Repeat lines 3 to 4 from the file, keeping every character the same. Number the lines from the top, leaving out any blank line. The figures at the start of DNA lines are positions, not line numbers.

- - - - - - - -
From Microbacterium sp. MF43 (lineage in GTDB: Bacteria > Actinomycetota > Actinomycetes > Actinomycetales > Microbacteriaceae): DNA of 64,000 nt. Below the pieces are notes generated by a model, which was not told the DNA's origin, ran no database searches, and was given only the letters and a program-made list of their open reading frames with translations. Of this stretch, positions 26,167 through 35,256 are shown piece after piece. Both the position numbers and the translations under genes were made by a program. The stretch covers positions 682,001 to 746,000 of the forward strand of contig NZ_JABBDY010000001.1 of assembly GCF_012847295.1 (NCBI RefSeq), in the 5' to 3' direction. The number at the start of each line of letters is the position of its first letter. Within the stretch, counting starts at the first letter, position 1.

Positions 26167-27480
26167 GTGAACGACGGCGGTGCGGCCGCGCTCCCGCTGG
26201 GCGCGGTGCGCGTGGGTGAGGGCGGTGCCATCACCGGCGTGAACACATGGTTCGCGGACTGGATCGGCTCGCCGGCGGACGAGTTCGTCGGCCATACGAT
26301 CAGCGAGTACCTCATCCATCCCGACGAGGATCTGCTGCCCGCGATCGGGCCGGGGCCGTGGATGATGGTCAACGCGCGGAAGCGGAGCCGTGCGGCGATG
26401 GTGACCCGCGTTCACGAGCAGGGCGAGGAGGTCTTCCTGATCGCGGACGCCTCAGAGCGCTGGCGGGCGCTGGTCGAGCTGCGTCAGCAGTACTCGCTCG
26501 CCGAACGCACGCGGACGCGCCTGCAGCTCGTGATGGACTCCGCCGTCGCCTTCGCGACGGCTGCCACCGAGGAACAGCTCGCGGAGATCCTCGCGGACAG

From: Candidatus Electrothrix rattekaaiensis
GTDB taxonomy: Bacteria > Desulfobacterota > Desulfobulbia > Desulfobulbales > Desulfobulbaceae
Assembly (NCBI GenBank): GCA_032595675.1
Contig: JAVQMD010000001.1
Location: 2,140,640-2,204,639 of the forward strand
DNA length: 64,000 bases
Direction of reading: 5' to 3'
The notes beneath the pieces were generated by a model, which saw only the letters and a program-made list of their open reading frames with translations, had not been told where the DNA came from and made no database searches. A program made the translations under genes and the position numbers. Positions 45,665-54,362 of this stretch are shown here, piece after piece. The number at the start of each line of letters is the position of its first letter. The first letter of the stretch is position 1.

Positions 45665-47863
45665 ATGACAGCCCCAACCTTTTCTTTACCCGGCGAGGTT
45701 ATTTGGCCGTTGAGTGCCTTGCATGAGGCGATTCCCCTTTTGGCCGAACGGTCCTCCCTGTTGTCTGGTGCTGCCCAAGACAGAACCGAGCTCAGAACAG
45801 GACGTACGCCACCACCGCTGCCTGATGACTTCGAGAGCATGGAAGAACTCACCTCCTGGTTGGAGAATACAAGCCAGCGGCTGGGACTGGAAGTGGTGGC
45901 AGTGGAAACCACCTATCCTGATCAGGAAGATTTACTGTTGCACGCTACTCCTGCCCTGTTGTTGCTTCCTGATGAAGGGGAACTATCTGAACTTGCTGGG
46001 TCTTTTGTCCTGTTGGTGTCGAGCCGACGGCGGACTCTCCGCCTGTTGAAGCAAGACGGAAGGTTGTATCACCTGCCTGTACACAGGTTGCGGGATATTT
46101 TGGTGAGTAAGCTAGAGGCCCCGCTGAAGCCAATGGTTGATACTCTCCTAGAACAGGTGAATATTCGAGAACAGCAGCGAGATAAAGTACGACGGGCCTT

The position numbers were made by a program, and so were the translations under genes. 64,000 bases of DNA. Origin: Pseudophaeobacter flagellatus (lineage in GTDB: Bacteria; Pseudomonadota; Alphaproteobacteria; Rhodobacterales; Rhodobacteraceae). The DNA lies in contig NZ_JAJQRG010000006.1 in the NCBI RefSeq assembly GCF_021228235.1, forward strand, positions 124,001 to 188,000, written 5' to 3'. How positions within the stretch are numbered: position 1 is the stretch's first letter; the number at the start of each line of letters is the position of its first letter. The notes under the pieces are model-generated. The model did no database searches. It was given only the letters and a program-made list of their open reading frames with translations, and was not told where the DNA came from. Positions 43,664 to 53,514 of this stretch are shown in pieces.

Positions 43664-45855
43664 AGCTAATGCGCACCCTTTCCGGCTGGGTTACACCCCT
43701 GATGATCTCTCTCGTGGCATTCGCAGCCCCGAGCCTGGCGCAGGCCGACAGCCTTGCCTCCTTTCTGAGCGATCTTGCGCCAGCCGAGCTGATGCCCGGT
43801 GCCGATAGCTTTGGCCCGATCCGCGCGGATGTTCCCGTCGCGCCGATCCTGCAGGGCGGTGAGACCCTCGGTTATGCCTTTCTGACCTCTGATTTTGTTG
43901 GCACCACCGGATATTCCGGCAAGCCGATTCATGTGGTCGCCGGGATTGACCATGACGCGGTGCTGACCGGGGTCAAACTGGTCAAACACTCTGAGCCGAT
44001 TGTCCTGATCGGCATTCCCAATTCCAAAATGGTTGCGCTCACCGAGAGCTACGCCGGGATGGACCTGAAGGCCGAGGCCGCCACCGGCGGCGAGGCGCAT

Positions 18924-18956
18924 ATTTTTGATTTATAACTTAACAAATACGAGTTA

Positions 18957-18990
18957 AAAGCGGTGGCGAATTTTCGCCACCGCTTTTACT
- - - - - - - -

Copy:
26167 GTGAACGACGGCGGTGCGGCCGCGCTCCCGCTGG
26201 GCGCGGTGCGCGTGGGTGAGGGCGGTGCCATCACCGGCGTGAACACATGGTTCGCGGACTGGATCGGCTCGCCGGCGGACGAGTTCGTCGGCCATACGAT